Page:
SAMHSA guiding Principles How to respond in a
trauma-informed way 
Common mistakes that are not trauma-informed responses 
Empowerment, voice and choiceAsk the student what they need to support them to feel better and express hope of a favourable outcomeTry to solve the students’ problems or minimise students’ experiences and reactions
Trustworthiness and transparency Be clear about how you can help the studentGive unrealistic offers to try and calm a student or promise that information will be confidential
Cultural, historical and gender Issues Ignore stereotypes and biases, and demonstrate cultural sensitivity Underestimate how observant the student will be to your verbal and non-verbal reactions
Safety Express to the student that they are safe and demonstrate psychological safety by showing empathy and by listening without judgmentReact with horror, fear and excessive sadness or in a way that might retraumatise the student 
Peer support and mutual self-help Seek and offer support to other staff and ensure self-care and self-compassion Ignore one’s own responses and reactions after responding to a student 
Collaboration and mutuality Every staff member plays a role in becoming trauma-aware and trauma-sensitiveExpect that a therapist or wellbeing staff member will manage students’ trauma responses 

How can teachers and schools create a trauma-informed environment?

Schools can respond to students who have experienced trauma in a number of ways. The following are some suggested ways that teachers and schools can respond:

RealiseParticipate in professional learning and development about childhood trauma and trauma-informed practice to learn about the widespread impact of trauma and about facilitating recovery.
RecogniseSeek support for yourself. Remember that everyone has a role to play and ensure that everyone understands their role in recognising signs of trauma in oneself and others.
RespondSeek out or encourage your school to develop a trauma-informed policy. A template trauma-informed policy has been developed for schools to adapt according to their needs[20]. Refer the student and their parents to a mental health professional and/or community service. Schools should have a policy regarding mandatory reporting of child abuse and neglect, as well as how to respond to a parent who is the person causing the trauma[21].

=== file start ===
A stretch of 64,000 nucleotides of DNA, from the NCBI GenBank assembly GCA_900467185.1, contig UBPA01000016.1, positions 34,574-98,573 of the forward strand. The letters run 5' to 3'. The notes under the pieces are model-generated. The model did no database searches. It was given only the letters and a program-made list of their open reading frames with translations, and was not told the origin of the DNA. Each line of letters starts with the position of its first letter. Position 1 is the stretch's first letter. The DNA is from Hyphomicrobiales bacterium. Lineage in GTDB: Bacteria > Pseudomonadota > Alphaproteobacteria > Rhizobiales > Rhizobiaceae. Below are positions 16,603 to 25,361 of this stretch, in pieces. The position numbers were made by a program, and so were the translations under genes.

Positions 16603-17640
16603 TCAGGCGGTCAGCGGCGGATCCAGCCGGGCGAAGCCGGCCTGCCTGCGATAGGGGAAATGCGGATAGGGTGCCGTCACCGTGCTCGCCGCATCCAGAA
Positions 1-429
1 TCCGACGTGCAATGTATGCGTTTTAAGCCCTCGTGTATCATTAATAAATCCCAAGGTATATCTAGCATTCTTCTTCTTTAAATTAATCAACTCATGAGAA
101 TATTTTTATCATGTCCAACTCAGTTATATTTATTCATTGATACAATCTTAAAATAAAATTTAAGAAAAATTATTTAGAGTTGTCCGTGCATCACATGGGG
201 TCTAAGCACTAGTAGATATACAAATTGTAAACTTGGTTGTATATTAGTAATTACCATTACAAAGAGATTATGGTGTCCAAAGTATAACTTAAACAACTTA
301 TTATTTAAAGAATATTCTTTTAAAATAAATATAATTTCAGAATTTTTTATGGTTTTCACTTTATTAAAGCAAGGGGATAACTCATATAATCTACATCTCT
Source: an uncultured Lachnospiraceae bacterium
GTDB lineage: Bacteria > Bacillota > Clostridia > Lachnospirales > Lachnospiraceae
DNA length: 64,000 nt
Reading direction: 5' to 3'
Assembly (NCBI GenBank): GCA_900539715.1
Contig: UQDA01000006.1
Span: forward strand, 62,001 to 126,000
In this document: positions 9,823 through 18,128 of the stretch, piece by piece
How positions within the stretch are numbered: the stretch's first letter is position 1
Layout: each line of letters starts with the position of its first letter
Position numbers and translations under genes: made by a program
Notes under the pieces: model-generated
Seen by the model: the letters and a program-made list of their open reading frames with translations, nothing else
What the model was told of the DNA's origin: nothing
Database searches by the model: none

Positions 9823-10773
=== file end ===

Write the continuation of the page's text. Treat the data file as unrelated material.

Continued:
ResistResist re-traumatisation by enacting the principles of trauma-informed practice in their everyday experiences and interactions with students, and learn what sensations, experiences or cues may increase the students’ distress at school. Some common triggers that may distress and retraumatise these students include a teacher yelling, busy classrooms, loud classmates, unpredictable schedules, unfamiliar teachers and people, and closed classroom doors.

Responding to barriers when implementing trauma-informed practice

Although research has started to identify the benefits of trauma-informed practice in schools, common barriers to implementing these practices have also been highlighted[22]. It is important that schools consider the following barriers in their policies, practices and organisational culture when implementing trauma-informed practice in the school setting.

  • Shared and/or secondary trauma: Teachers can experience the same trauma as students, such as in responses to a natural disaster, for example. It is important that teachers are supported to recognise and manage their own trauma and secondary trauma responses, and that schools have appropriate supports and procedures in place for their staff.
  • Time: Teachers have many commitments and responsibilities that may present as a time barrier to learning and practising trauma-informed practice. Schools may consider integrating planned training and professional development into teacher’s schedules in a way that is manageable with other commitments.
  • Training: Teachers and schools may be unsure how to engage with children who may have experienced trauma and their parents. Trauma-informed training can support teachers’ confidence in communicating about trauma.
  • System: Strong school leadership and peer support can increase the successful implementation of trauma-informed approaches in schools and help to avoid teacher burnout. Changing or updating school policies to be reflective of a whole-school trauma-informed approach can support teachers and students[23].

Recommended further reading

Martin, K., Dobson, M., et al. (2023). International Trauma-Informed Practice Principles for Schools (ITIPPS): Expert consensus of best-practice principles. The Australian Educational Researcher (published online 18 August 2023),DOI:10.1007/s13384-023-00648-2

Martin, K., Dobson, M., et al. (2021). The Thoughtful Schools Best Practice Principles Poster.

Martin, K., Ford, M., et al. (2021). The Thoughtful Schools Program Guidebook.


[1] Substance Abuse and Mental Health Services Administration (SAMHSA). (2014). SAMHSA’s concept of trauma and guidance for a trauma-informed approach.

[2] Berger, E., & Martin, K. (2021). School trauma-informed practice policy. In K-A. Allen, A. Reupert, & L. Oades (Eds.), Building Better Schools with Evidence-based Policy: Adaptable Policy for Teachers and School Leaders (1st ed., pp. 104-111). Routledge.

[3] Bick. J., & Nelson, C. A. (2016). Early adverse experiences and the developing brain. Neuropsychopharmacology, 41(1), 177-96. doi: 10.1038/npp.2015.252.